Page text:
When shipping rates are high and demand is strong, Scorpio Tankers delivers blistering profit growth because so many of its costs are fixed (i.e. they don’t increase when revenue increases, dropping more profits to the bottom-line).
However, the opposite is also true – when vessel revenue drops, the company has a hard time cutting costs to preserve cash flow.
Unfortunately, Scorpio Tankers has extremely little control over the factors influencing vessel revenue and profitability.
Shippers are notorious for overbuilding when times are good, creating a glut of new ships that cause prices to collapse or come on line right when economic conditions are beginning to deteriorate.
Take a look at the chart below, which compares product tanker newbuilding contracts (red bars) with Scorpio Tankers’ time charter equivalent per day (vessel revenue – blue line).
You can see below that a huge wave of newbuilds were under contract in 2006, when rates were very favorable ($33,165).
Then, the financial crisis hit. A glut of new ships entered the market, and demand for their services plummeted – a toxic combination.
Many shippers went bankrupt, and you can see that the shipping rate took until 2011 to bottom out at $12,898 – more than a 60% decline from 2006.
Removing excess capacity from the market is very costly and takes time. Fortunately for product tankers, the boom in shale oil and refined products reignited the demand picture, helping drive freight rates higher.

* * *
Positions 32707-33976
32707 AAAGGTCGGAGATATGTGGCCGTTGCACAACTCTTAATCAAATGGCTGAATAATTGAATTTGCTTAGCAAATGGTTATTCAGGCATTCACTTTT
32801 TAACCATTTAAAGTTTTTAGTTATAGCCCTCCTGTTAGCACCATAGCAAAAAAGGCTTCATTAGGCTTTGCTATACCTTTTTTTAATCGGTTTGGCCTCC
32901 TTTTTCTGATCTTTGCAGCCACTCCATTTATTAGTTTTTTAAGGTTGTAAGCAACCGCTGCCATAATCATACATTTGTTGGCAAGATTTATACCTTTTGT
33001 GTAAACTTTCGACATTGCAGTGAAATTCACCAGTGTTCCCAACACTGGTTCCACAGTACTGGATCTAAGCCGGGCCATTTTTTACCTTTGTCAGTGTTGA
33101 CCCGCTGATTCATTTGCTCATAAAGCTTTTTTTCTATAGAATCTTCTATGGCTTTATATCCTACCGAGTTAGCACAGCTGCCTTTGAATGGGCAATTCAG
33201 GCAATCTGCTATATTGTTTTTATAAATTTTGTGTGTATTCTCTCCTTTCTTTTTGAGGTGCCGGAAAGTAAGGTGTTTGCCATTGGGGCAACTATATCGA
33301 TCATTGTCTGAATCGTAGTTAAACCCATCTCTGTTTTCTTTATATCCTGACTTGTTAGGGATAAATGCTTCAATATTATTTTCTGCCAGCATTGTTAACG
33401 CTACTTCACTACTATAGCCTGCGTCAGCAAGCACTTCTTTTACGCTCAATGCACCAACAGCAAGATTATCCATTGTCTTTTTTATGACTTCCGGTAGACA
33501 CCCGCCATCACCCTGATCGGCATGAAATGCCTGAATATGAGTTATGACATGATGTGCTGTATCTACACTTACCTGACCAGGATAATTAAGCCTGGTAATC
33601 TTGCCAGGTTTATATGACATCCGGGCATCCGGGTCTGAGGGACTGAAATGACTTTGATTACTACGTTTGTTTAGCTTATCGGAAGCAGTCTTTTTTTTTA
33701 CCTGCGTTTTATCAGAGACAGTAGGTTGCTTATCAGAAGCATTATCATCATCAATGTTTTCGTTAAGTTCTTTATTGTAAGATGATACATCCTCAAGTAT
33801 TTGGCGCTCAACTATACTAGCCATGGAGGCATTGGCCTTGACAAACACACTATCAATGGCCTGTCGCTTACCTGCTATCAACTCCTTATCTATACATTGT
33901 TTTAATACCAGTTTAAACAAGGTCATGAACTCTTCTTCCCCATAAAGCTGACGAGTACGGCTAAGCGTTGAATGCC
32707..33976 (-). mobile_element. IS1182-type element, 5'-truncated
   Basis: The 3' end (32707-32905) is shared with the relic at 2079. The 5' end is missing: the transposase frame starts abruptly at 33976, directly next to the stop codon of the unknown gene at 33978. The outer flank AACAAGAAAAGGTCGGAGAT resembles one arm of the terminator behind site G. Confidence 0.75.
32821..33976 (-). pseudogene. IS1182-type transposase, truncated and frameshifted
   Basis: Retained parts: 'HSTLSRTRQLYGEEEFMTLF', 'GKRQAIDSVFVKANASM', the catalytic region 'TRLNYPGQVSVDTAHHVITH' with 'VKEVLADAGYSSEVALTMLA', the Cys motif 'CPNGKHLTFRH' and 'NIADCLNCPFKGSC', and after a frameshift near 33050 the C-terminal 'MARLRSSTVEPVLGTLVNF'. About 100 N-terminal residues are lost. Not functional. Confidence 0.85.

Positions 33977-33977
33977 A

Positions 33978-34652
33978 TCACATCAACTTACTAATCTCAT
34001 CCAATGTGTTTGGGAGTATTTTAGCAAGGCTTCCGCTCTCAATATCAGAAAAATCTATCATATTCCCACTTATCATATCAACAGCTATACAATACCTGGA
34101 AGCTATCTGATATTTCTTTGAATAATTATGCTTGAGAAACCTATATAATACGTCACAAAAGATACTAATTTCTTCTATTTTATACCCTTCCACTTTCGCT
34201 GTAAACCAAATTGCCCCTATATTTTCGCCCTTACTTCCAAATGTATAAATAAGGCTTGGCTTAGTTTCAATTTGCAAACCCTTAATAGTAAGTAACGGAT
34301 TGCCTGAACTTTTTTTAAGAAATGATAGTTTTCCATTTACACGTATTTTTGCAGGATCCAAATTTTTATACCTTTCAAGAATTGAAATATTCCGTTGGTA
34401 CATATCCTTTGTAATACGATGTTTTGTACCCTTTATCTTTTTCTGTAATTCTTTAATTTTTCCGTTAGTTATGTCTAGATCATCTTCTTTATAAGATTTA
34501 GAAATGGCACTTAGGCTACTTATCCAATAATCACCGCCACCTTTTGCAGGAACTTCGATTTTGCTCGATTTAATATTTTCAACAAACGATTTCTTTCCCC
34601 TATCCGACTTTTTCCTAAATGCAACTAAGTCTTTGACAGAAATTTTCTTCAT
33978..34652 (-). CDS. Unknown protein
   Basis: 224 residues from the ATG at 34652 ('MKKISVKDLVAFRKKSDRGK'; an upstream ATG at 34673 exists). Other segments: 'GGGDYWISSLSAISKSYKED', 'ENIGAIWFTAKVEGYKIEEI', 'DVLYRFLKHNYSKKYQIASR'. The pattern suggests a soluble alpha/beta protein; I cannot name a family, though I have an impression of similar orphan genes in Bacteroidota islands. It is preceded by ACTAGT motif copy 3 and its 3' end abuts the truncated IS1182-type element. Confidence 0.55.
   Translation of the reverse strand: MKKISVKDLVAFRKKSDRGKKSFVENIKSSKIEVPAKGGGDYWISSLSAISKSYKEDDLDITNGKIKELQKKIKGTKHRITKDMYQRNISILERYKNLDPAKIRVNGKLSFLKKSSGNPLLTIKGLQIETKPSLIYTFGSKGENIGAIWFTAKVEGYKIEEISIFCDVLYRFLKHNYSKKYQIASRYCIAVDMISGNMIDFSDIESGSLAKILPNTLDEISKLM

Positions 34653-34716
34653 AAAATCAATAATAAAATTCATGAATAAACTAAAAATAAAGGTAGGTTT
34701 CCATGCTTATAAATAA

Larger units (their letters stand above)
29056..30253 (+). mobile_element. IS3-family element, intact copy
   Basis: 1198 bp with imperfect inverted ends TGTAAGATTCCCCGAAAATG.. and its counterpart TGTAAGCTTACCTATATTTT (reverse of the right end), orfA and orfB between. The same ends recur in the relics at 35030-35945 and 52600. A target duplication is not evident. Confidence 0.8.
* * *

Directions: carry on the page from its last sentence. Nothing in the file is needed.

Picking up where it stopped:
Refiners in the U.S. exported roughly 2.97 million barrels a day last year, the most since at least 1993, according to data from the U.S. Energy Department.
Scorpio Tankers was especially fortunate. The company built out its ship fleet just as freight rates were beginning their surge from 2012 to 2015.
By now, it should be clear that Scorpio Tankers (and virtually all other shippers) are complete price takers in the commodity markets they compete in.
Demand for their shipping services is out of their control and unpredictable. And anyone with access to financing can build new ships whenever they please, impacting shipping rates for potentially years at a time.
While Scorpio Tankers has some of the newest ships in the industry (its average ship age is less than three years old), it is still extremely sensitive to changes in freight rates.
Due to volatile freight rates, unpredictable demand trends, and the capital-intensive nature of providing shipping services, Scorpio Tankers is not an attractive business to invest in.
Each of these factors ultimately caused the company to cut its dividend.
Scorpio Tankers’ Dividend Safety Score
We analyze 25+ years of dividend data and 10+ years of fundamental data to understand the safety and growth prospects of a company’s dividend.
Our Dividend Safety Score answers the question, “Is the current dividend payment safe?” We look at a company’s most important metrics such as payout ratios, debt levels, free cash flow generation, industry cyclicality, profitability trends, and more.
Dividend Safety Scores range from 0 to 100, and conservative dividend investors should stick with firms that score at least 60. Since tracking the data, companies cutting their dividends had an average Dividend Safety Score below 20 at the time of their dividend reduction announcements.